Create a Winning Business Strategy!
“The goal of strategy in a downturn market is to help you end up on the right side of the mortality tables-not just surviving but poised for growth.” James Allen and Darrell Rigby wrote a piece entitled “Winning in Turbulence: clarify strategy: choose where and how to win.”
To build a winning strategy, you need to know exactly where you will compete, how you plan to win and how you will mobilize the organization to implement the strategy. In other words, stop conforming to all the negative headlines and begin moving in a forward positive direction one of which gives you back the control to succeed.
The fact is businesses are closing their doors and now is prime time to move in and sack your competitors customers.
Start with turning to your current customers. You have worked hard and invested both time and money into turning them from a prospect to a sale. Ask them why they chose you in the first place. Listen to their feedback and find out what products, services, and ways they believe you can improve or add to your business.
Next, consider the kind of prospects your business is targeting. Just because someone looks to have money now how do they look a year from now? This is especially critical if your business is offering credit terms. If credit is not a concern, but sales are down consider ways to entice customers.
Another way to reach customers is by revamping your business website. When evaluating your website consider the look and feel of it. Obviously, you like the current website, but ask yourself how it compares to other competitors. Are the font, colors, and text easy on the eyes? Is the site easily navigated? Is there too much text or not enough? Does the site offer customer interaction or does it allow feedback posts? Does the site adequately state the purpose of your business and send a clear message to your viewers? Just to be clear, websites do not necessarily make sales, they typically add valuable reinforcement to products and services.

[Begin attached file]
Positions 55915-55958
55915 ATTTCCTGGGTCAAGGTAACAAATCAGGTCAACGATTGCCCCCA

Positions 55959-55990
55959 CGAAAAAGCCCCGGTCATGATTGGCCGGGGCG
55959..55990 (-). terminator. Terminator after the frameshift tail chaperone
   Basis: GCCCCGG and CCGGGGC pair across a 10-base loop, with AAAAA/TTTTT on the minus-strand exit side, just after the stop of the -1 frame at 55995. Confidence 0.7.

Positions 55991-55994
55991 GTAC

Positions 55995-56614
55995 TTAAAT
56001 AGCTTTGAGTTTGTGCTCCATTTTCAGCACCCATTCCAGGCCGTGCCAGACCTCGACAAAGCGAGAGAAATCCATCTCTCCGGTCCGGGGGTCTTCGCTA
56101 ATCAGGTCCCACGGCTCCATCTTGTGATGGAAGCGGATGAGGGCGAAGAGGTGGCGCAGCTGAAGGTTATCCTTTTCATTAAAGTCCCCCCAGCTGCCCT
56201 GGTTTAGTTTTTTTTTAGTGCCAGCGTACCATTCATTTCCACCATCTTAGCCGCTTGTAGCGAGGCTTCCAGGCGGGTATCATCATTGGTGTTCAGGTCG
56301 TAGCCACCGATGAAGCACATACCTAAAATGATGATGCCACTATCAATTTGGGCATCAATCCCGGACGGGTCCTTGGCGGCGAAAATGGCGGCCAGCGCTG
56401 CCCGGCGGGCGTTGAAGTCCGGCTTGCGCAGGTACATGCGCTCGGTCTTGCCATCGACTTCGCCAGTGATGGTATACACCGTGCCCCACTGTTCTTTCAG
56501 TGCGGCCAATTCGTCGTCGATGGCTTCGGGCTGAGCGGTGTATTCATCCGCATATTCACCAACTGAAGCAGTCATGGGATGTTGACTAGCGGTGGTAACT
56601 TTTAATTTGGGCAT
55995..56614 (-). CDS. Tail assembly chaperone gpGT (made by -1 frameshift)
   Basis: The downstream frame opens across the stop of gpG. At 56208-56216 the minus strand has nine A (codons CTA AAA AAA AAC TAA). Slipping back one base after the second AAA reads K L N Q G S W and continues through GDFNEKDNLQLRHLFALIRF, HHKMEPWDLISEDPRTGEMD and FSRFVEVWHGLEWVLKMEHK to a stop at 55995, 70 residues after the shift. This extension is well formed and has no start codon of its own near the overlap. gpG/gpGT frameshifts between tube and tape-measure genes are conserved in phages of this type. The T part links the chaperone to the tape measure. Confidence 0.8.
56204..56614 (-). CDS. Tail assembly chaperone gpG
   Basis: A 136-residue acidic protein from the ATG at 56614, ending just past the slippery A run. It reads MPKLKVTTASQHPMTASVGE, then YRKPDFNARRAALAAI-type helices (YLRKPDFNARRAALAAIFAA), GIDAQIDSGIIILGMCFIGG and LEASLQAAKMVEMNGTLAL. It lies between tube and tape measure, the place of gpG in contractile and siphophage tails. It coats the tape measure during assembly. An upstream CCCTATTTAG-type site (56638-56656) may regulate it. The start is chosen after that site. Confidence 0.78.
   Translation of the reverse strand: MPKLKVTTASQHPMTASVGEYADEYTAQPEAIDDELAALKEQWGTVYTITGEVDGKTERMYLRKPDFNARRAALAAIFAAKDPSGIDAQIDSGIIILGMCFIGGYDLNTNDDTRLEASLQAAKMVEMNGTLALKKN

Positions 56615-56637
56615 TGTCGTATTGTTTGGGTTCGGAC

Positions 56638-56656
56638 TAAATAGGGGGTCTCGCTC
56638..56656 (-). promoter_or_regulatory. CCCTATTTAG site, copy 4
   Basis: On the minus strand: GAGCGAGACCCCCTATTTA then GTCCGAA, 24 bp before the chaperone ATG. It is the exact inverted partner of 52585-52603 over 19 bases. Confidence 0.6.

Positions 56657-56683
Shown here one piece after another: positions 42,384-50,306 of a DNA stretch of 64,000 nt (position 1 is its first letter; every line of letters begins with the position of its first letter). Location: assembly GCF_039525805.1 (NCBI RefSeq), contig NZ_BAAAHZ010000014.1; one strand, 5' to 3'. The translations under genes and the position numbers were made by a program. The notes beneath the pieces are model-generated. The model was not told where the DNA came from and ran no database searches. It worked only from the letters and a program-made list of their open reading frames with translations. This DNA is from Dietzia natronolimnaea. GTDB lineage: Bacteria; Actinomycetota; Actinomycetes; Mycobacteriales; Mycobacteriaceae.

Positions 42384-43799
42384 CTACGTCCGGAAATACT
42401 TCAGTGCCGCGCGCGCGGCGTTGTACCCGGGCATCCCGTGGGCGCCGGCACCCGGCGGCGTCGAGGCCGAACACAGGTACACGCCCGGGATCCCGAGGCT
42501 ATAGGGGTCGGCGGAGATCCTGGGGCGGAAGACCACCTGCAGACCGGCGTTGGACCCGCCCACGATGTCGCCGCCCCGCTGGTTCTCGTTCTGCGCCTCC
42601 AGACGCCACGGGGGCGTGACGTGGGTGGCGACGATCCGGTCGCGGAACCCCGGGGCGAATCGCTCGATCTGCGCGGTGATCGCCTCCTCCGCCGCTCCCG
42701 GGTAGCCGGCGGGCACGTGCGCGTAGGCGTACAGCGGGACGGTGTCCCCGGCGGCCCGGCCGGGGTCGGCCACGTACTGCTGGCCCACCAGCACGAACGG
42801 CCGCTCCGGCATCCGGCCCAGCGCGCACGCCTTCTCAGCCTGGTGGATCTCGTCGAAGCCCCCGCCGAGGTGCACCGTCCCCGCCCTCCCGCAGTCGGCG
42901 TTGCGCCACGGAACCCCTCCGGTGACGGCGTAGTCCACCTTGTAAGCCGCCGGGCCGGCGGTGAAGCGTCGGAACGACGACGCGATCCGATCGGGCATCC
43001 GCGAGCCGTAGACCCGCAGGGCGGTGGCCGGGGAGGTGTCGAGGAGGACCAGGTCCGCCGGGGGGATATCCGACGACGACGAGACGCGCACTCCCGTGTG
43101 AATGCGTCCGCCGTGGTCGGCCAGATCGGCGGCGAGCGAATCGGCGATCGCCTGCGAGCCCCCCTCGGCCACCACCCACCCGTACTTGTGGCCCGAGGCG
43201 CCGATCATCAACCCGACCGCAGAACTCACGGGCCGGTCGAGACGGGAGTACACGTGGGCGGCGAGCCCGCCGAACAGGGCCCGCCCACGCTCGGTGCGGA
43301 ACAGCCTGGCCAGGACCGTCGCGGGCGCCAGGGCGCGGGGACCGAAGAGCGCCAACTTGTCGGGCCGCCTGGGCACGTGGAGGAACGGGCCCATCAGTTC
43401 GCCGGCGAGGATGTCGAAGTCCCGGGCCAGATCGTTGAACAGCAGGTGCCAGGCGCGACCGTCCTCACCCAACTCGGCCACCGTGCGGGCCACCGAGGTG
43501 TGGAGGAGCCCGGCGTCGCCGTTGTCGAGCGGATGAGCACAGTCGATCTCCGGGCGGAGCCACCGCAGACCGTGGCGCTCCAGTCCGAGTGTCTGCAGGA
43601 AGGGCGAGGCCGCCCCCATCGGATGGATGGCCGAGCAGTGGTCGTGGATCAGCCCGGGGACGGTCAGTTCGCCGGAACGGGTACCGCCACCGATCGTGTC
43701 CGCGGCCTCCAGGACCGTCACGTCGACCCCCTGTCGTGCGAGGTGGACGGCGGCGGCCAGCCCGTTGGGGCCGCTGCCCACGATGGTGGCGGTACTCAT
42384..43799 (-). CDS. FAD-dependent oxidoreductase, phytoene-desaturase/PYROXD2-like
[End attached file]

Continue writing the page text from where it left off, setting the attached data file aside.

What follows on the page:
Lastly, look at your current customer’s financials and evaluate how they are holding up in today’s market. There are several tools available to help businesses learn about their customers finances without directly asking “so how’s your bank account these days”. Search the internet for negative comments posted about your customer. Look at stock holdings if applicable. Knowing your customers financials will help you determine the risk of keeping them as a customer or offer them payment terms to help eliminate default.
Using the tactic of self evaluation and the evaluation of your prospects and customers, you are taking on a winner’s attitude. You can close the windows and darken your room, and you can open the windows and let light in. It is a matter of choice.